In a tribute written by Boston Globe correspondent Joseph Kahn, Senator Ed Markey (D MA), called Peggy "the principal defender of children's television in America." Markey, a longtime ally of Peggy's in the fight to push through sensible telecommunications legislation that would improve the landscape of children's media, was the principal sponsor of the landmark Children's Television Act of 1990 and the 1996 Telecommunications Bill. These important pieces of legislation limited the number of minutes broadcasters could air commercials in times when children's programs were aired and established the airing of at least three hours of "educational and informational programming" as a requirement for renewing a broadcast license.

To be sure, though these were key acts at the time, they didn't go far enough. There was still a lot of advertising targeting children. Three hours of "E/I" programming wasn't a lot. And the FCC had yet to refine what it meant by "educational and informational" programs, so that some broadcasters could easily get their licenses renewed by including shows such as The Jetsons in their lineup - "educational" because the show would "teach children what life in the 21st century would be like." Peggy realized that these acts didn't go far enough, or as far is she wanted them to go. She acknowledged this when she accepted her Eliot-Pearson Award at Tufts, but said, in her typically feisty manner, "We had to get the big boys to play, and this was a start."

Peggy continued to speak up and speak out for quality children's media after she disbanded ACT in 1992. Though sometimes accused of trying to censor the networks, in fact Peggy was an ardent supporter of free speech. One of the many organizations to which she served as an advisor was the Massachusetts chapter of the American Civil Liberties Union.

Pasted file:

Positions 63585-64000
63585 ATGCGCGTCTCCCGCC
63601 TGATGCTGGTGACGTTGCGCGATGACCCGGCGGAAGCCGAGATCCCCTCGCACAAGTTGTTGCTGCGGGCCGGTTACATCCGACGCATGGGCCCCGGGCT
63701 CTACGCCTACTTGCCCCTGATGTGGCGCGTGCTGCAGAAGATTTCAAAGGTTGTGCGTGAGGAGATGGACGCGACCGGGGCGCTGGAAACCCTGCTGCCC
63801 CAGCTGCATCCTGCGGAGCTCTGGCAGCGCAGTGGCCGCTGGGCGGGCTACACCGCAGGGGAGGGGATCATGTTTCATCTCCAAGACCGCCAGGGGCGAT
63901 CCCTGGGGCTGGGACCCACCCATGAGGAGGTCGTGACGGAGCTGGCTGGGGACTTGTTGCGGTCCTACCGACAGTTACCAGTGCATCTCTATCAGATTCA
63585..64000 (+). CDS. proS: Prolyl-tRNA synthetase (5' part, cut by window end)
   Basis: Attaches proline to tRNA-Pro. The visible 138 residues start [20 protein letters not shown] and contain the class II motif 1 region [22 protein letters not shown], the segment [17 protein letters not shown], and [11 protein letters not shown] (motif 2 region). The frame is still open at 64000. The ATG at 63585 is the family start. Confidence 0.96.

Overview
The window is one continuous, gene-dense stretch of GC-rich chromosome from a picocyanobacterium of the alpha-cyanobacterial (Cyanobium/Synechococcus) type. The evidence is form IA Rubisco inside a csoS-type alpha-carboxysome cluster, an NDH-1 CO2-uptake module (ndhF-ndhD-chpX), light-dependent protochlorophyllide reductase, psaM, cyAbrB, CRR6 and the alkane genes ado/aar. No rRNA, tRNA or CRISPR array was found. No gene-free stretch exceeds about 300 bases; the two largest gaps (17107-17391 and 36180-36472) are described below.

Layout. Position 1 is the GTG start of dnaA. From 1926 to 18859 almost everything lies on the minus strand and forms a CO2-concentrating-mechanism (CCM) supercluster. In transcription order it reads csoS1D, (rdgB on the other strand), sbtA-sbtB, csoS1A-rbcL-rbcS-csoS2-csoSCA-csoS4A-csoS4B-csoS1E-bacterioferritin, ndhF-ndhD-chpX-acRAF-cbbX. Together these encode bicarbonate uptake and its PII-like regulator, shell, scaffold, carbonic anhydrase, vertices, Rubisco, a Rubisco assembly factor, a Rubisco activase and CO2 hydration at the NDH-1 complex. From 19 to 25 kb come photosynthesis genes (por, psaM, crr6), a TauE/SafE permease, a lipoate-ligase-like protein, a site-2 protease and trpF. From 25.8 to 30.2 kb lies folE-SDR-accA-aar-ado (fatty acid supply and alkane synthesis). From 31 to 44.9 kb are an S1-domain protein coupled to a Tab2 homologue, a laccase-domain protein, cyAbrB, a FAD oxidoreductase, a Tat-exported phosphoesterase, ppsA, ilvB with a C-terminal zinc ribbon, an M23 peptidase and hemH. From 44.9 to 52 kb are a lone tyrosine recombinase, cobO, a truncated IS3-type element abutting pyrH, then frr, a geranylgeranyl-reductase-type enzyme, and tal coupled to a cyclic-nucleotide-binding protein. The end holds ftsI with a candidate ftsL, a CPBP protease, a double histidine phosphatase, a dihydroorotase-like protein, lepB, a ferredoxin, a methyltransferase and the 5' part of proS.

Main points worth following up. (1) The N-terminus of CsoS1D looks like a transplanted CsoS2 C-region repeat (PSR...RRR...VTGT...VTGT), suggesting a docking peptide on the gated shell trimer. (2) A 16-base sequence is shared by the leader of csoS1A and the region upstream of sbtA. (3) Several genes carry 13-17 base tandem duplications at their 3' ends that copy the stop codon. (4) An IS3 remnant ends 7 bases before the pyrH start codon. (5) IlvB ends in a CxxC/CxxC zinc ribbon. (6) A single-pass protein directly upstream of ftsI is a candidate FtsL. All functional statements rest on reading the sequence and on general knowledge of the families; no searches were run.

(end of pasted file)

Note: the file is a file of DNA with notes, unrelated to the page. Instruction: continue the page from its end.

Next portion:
Equally passionate about liberal political causes and arts organizations, Peggy was a tireless advocate for all in which she so firmly believed. On the political blog this week Charles Pierce wrote, "Almost alone, she stood up against the networks -- Ask your folks, kid -- and hollered to anyone listening that children's television need not be an excuse to use animated idiocy to sell the nation's youth on plastic toys and sugar-bombed breakfast cereal...If you, or your kids, grew up loving Sesame Street, or Reading Rainbow, or even the essential Schoolhouse Rock, you can thank Peggy Charren for forcing the issues that made all of them possible."

And on the Paley Center for Media's website, former ACT lawyer Henry Geller said of Peggy, "She's a fighter who won't give up...she shows that one person really can effect change."
I'd add to that that one person can make an indelible mark on the lives of others in ways she probably doesn't even realize.

The last time I spoke with Peggy was perhaps a year or so ago. She phoned me out of the blue, as she sometimes did, and said, "Cookie, I saw something about Tufts in the news today. Was that about your program?" I told her I didn't think so. "Well it should have been!" she replied, indignantly. "There's nothing that's more important than what you are telling those kids about media literacy."

Thank you, Peggy Charren, for all your work on behalf of children's media. You certainly made a difference in the life of this "cookie," and so many others.